Frederick Smith wasn’t exactly in love with academics. He attended Yale in 1962 and was a solid “C” student. When one of his courses assigned a paper, he wrote one at the last minute. He later admitted that it likely also got him a “C”.
His paper was about the transportation of goods. At the time, freight companies were using planes to deliver heavy packages. In his paper, Smith argued that it could be efficient to use planes for smaller items too.
Armed with a grade-C paper and a dream (plus $4 million in inheritance and some $80 million in loans and investment 😉), Smith bought 8 planes and started a shipping company—FedEx—in 1971.
Two years later, FedEx was nearing bankruptcy. New funding was rejected and fuel costs were rising. Pilots had to occasionally use their personal credit cards to fuel the planes. With just $5k left, the planes weren’t going to fly much longer. So, Smith decided to massively cut expenses to go to Las Vegas and gamble with the remaining $5k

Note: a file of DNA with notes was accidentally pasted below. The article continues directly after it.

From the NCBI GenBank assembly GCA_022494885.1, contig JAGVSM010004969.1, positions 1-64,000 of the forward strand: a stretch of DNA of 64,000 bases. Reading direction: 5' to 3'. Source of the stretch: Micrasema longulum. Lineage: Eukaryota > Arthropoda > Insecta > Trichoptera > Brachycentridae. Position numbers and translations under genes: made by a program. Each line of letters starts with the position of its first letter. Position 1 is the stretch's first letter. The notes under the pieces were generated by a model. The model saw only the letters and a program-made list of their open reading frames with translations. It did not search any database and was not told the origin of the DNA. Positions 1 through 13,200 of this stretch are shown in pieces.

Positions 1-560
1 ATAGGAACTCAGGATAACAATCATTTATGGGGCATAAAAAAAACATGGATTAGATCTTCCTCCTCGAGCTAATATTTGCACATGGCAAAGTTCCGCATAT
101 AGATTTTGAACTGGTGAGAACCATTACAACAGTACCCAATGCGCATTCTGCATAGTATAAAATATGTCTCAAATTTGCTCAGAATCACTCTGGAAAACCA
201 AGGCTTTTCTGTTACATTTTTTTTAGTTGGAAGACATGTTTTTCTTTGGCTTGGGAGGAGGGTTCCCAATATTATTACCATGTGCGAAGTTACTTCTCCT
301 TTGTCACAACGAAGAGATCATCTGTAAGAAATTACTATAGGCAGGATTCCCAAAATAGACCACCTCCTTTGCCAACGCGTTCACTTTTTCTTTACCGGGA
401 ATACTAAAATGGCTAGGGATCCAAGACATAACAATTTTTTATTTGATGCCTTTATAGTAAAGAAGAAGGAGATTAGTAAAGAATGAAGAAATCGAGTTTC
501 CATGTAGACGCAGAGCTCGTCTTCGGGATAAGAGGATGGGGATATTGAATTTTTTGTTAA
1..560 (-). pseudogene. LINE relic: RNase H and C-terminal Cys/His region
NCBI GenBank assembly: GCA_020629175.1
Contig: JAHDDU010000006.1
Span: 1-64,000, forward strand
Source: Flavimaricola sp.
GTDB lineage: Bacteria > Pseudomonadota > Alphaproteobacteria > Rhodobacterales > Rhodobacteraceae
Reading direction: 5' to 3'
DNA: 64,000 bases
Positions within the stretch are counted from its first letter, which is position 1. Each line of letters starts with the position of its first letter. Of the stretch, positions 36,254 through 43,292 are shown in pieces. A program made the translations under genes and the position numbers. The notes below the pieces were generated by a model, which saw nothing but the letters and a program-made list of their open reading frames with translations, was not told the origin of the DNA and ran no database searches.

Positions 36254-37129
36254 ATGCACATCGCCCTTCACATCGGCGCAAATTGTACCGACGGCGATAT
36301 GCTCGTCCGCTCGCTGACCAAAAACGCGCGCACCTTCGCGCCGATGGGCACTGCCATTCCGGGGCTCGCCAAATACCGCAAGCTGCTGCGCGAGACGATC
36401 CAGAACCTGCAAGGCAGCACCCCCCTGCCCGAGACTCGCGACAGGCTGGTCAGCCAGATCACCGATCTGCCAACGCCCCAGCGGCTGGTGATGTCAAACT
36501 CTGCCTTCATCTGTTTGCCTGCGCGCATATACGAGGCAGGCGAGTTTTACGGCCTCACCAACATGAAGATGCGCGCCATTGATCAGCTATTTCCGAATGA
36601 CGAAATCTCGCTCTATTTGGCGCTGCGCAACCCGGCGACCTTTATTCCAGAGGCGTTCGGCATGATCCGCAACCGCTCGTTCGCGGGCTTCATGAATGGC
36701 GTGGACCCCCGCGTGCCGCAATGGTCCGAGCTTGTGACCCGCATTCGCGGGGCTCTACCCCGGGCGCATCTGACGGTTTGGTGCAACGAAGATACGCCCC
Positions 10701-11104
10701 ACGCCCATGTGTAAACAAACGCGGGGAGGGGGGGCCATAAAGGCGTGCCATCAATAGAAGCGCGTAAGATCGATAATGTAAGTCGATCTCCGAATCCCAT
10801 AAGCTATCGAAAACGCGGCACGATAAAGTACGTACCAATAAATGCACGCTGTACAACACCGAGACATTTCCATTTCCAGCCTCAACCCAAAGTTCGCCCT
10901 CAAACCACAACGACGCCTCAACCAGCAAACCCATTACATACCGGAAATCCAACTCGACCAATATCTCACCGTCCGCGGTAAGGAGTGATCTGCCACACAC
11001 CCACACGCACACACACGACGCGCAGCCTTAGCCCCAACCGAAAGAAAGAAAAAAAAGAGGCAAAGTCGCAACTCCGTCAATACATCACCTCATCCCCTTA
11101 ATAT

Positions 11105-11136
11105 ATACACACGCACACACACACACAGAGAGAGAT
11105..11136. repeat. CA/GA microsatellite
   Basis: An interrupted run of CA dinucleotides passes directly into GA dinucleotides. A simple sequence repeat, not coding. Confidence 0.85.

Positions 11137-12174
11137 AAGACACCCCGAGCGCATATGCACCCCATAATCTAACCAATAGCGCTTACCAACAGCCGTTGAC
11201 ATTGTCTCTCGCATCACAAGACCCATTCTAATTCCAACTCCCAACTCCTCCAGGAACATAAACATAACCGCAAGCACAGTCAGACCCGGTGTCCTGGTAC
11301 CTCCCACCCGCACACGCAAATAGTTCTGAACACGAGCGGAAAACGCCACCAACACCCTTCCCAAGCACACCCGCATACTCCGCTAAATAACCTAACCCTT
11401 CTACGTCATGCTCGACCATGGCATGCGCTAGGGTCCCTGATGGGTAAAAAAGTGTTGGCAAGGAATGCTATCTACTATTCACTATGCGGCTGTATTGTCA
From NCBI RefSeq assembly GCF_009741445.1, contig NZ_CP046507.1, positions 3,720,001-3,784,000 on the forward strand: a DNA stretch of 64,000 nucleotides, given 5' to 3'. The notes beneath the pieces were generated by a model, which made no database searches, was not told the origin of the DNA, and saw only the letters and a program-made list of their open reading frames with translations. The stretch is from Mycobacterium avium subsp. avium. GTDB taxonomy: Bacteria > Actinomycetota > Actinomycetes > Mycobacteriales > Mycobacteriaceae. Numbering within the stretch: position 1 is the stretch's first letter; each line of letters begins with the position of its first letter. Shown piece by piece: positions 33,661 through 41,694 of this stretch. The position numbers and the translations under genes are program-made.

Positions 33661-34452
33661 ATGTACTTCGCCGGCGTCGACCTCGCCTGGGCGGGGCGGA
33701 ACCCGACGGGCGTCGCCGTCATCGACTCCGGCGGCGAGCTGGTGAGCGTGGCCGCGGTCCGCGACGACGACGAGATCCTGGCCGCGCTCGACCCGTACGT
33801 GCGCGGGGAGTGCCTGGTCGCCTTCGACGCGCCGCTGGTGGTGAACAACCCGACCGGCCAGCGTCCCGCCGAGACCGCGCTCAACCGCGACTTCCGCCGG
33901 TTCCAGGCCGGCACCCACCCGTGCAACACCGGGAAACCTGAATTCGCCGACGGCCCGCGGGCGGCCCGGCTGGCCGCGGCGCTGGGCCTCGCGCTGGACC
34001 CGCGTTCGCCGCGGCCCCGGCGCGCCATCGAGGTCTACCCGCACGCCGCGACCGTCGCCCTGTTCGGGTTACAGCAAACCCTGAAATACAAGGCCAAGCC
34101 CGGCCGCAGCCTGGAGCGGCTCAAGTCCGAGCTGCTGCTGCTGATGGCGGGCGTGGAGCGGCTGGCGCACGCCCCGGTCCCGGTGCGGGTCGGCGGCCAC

One week later, Smith went back home with $27k, which was just enough to keep the planes in the air for another week!
Smith immediately leveraged this breath of fresh air. He went on to pitch investors again, this time with higher motivation and a hell of a story. He managed to raise $11 million, which later led to stabilizing the company.
Today, 45 years later, FedEx is a thriving company delivering 1.2 billion packages in over 220 countries.
AN UNCONVENTIONAL TRUTH
Smith’s decision to gamble with the remaining money might sound random or reckless. But this is exactly the type of unconventional thinking that can make a difference in tough times. Unconventional thinking is exactly what makes a difference between good and mind-blowing. You’ve guessed it, this is not something taught in school, as it might in fact earn you a solid “C” 😉.
© Story by Tarek Issa.